Man is the idea of God, and the idea of God is the word of God. Man is not a thing of small beginnings but of infinite beginnings. His resource is the Infinite, and he draws his substance from an inexhaustible store. He is never at a loss for supply, be it ever so scarce in the markets of the world.

At the heart center of everyone is the "seed ... the word of God." It is there as a door opening into the infinite. Man opens this door or closes it at his will. Some open it just a little crack and others not at all. Some open the door wide, and they manifest such rare powers that they are exalted, even deified, by those who have closed their own doors. This little inner door is a door of great promise; he who opens it wide finds on its inner side the kingdom of God. It is the way into the kingdom. It is the Christ Spirit speaking through those who have opened: "I am the door."

It is strange but true that the inner "seed" of God may have been so neglected as to have been entirely forgotten by some people. They may have a slight recollection of having at some remote period been in a state in which they did not have to endure

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the burdens of self-sustenance, but this is so faint that it is like a dim, faraway dream. When a man has thus forgotten the seed and has sought other means of growth, he loses his symmetry. He becomes gnarled and crooked. His body is filled with knots, and his limbs die before their time. This is the paralysis of nonrecognition of the generative seed. No true growth results from earth and air alone. Man does not live by bread alone, but by every word proceeding out of the mouth of God. This "word of God" is the "seed"; that is, man's real self, because it is the umbilical cord that forever connects him with the infinite fountain of supply. No growth takes place except through this "seed," this high idea of what man is. Any other idea is a reflection, and there are reflections in descending degree, until man finds himself comparing himself with his own creations — worm of the dust.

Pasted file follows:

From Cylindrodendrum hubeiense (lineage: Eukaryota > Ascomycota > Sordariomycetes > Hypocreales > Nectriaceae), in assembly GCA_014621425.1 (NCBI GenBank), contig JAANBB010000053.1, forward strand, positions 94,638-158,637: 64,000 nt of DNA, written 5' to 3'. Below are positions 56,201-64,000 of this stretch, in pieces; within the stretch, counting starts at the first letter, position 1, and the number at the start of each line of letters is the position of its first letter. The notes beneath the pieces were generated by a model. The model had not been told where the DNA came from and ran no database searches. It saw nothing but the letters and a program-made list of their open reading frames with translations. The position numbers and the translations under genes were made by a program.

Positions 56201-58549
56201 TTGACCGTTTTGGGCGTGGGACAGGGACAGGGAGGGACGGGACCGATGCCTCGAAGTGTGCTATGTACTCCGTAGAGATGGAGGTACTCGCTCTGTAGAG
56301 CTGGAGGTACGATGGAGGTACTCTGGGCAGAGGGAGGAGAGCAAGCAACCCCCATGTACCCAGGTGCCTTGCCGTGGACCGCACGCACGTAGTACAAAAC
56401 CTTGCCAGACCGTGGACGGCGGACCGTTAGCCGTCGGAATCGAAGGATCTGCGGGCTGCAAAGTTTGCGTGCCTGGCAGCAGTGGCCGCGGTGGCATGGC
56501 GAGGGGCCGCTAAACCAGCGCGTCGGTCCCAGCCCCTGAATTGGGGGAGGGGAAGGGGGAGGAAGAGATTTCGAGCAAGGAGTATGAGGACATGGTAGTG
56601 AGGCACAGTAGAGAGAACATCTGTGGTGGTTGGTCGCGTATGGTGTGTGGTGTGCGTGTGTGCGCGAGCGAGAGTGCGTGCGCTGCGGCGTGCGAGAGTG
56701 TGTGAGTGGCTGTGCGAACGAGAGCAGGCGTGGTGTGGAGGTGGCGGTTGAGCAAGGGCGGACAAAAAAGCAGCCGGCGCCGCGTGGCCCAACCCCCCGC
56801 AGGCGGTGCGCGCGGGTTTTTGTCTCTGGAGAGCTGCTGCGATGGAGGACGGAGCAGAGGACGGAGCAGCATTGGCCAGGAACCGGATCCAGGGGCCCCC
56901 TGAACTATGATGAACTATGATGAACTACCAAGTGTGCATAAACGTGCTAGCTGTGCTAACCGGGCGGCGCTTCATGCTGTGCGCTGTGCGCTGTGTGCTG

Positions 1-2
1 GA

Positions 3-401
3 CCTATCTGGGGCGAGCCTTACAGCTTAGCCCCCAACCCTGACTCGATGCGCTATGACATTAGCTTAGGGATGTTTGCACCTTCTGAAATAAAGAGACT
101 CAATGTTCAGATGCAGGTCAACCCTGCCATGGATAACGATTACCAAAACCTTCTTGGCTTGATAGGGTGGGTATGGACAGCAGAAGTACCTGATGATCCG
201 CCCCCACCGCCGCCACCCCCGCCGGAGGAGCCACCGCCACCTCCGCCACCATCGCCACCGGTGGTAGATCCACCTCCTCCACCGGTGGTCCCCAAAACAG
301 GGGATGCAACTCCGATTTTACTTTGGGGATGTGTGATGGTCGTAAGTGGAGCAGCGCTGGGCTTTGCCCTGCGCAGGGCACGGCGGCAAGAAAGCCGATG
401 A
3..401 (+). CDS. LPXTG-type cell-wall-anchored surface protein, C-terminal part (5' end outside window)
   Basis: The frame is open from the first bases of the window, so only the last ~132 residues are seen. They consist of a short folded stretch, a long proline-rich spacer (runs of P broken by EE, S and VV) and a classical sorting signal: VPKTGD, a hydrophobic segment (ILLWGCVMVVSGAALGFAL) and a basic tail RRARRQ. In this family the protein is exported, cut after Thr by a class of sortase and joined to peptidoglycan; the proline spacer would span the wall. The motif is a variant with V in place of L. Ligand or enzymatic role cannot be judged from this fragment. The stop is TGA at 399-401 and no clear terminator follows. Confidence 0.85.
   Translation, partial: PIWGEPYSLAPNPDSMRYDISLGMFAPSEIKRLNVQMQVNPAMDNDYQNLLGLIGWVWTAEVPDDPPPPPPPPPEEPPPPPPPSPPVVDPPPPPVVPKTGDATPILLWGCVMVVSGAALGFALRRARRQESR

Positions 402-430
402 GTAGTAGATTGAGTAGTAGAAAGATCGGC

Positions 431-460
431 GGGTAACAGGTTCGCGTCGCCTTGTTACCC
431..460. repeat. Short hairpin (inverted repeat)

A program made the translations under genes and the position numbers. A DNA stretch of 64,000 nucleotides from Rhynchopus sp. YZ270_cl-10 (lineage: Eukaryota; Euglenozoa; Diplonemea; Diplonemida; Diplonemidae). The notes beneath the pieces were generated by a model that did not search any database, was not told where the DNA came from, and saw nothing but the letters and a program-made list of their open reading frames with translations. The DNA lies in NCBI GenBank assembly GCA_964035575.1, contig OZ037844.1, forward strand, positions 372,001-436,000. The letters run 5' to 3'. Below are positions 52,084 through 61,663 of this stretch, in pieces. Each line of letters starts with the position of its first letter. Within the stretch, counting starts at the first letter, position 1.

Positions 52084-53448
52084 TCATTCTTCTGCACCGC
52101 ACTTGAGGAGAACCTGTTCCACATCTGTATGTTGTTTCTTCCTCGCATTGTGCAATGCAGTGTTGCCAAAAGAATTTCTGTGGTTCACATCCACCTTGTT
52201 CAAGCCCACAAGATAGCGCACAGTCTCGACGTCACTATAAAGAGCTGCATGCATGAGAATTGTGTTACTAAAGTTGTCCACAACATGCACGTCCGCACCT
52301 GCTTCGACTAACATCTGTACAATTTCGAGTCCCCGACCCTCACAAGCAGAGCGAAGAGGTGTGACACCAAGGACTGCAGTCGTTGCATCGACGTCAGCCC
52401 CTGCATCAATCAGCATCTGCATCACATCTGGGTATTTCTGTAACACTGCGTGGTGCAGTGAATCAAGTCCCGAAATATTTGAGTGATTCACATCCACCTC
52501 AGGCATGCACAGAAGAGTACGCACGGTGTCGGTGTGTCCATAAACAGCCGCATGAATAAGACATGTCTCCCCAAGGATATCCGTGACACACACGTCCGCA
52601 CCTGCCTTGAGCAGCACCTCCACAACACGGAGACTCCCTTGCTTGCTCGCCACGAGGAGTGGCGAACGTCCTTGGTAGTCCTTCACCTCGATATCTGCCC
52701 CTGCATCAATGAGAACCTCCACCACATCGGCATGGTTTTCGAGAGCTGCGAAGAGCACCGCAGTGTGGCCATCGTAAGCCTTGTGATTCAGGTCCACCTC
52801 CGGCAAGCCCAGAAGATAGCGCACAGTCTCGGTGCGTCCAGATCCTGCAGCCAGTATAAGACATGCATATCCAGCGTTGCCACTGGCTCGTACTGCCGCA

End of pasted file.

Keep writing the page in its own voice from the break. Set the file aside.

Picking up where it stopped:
As Emerson says:

Whilst a necessity so great caused the man to exist, his health and erectness consists in the fidelity with which he transmits influences from the vast and universal to the point on which his genius can act. The ends are momentary; they are vents for the currents of inward life which increases as it is spent. A man's wisdom is to know that all ends are momentary, that the best end must be superseded by a better. But there is a mischievous tendency in him to transfer his thoughts from the life to the ends, to quit his agency and rest in his acts: the tools run away with the workman, the human with the divine. I conceive a man as always spoken to from behind, and unable to

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turn his head and see the speaker. In all the millions who have heard the voice, none ever saw the face. As children in their play run behind each other, and seize one by the ears and make him walk before them, so is the spirit our unseen pilot. That well-known voice speaks in all languages, governs all men, but none ever catches a glimpse of its form. If the man will exactly obey it, it will adopt him, so that he shall not any longer separate it from himself in his thought; he shall seem to be it, he shall be it. If he listen with insatiable ears, richer and greater wisdom is taught him; the sound swells to ravishing music, he is borne away as with a flood, he becomes careless of his food and of his house, he is the tool of ideas, and leads a heavenly life. But if his eye is set on the things to be done, and not on the truth that is still taught, and for the sake of which the things are to be done, then the voice grows faint, and at last is but a humming in his ears. His health and greatness consist in his being the channel through which heaven flows to earth, in short, in the fullness in which an ecstatical state takes place in him. It is pitiful to be an artist, when by forbearing to be artists we might be vessels filled with the divine overflowings, enriched by the circulations of omniscience and omnipresence.